So yesterday I did make it to the library, and it was one of those days when the books not only fell into my waiting arms, they tracked me down the aisles and flung themselves upon me. I left staggering under a load that would make you think we didn’t have a single book back in the house where I lived, which, let me assure you, is not the case.
When I looked at the stack of library books I was pretty amused. They’re about as eclectic as it’s possible to be, which is actually pretty much the way I read. So here goes:
Snobs, by Julian Fellowes. He’s the creator of Downton Abbey, and I read his other novel, Past Imperfect, while I was in Florida. Past Imperfect was gorgeously written with a plot so preposterous and unwieldy that I downgraded Fellowes to borrow-don’t-buy for book #2.
The Shadow of the Wind, by Carols Ruiz Zafon. I had a friend specifically and emphatically recommend this to me, so I’m going to try it. Appears to be about a bookstore, originally written in Spanish, could be very interesting.
Happy City: Transforming Our Lives Through Urban Design, by Charles Montgomery. Sounded cool.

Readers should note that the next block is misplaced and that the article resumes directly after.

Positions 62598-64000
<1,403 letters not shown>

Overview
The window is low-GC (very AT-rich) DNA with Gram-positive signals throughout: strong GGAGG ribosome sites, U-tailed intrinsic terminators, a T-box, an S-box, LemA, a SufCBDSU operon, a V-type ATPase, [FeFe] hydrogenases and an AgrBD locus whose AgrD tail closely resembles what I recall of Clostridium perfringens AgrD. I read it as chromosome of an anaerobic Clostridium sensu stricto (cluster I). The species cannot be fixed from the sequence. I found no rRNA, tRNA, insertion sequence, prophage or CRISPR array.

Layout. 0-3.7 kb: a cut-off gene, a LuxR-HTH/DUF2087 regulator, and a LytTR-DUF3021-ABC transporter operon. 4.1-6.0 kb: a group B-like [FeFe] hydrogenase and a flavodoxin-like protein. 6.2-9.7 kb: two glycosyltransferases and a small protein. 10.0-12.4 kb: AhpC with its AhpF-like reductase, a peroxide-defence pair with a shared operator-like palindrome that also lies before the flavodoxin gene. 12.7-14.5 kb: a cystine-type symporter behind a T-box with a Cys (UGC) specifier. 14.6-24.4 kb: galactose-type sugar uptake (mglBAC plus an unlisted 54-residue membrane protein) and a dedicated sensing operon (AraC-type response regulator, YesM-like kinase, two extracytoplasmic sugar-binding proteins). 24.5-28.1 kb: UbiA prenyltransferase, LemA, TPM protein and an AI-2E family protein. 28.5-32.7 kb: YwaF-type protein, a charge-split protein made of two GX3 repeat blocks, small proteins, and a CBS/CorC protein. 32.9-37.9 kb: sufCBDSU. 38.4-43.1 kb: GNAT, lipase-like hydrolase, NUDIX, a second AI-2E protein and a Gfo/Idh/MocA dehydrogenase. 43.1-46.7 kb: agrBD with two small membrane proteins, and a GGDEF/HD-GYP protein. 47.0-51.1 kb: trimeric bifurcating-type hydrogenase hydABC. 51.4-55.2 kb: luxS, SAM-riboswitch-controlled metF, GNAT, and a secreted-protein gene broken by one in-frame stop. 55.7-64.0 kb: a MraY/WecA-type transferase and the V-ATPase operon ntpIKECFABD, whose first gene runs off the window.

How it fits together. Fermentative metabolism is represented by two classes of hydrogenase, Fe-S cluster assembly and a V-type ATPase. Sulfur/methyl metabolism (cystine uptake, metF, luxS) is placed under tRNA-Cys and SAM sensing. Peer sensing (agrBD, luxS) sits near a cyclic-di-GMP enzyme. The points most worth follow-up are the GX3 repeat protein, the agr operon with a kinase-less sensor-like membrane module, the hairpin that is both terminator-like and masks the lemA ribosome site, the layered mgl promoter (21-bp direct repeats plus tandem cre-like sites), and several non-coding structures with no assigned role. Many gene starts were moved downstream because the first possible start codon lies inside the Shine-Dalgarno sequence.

Love Wins for Teens, by Rob Bell. I wanted to read something by Rob Bell, probably best known for What We Talk About When We Talk About God, and this was on the new books shelf. I’ve not read any of his work before.
A Surrey State of Mind, by Ceri Radford. Hopefully a smut book.
The Butler, by Wil Haygood. I didn’t see the movie—I never do see the movie—but it sounded interesting.
Extreme Couponing, by Joni Meyer-Crothers. The chances of me becoming an extreme couponer are zero, but I just love books like this. If it’s a TLC tie-in, I’m usually in. (Exception: Duck Dynasty.)
Dog Songs, by Mary Oliver. My favorite living poet now that Maxine Kumin is dead. Oliver makes poetry look easy, which it isn’t—trust me, I’ve tried.
Openly Straight, by Bill Konigsburg. This got rave reviews so I’ve been keeping an eye out for it, and I found it first at a library, not a bookstore. It’s a YA book about a teen boy who’s openly gay in his hometown, but, because he’s tired of being the representative gay boy, remakes himself as “straight” when he goes off to boarding school.
Someone, by Alice Dermott. I don’t know a thing about it except that it’s by Alice Dermott, which should be enough for anyone.
Zealot, the Life and Times of Jesus of Nazareth, by Reza Aslan Another book I’ve been wanting to read for a long time.
Rude Bitches Make Me Tired, by Celia Riverbank. I started this one first, and already I want to read everything the author ever wrote AND phone my next-door neighbor and read it to her out loud. I think I may have become a Southerner, since some of this humor would wash right over Yankees’ heads. Bless their hearts.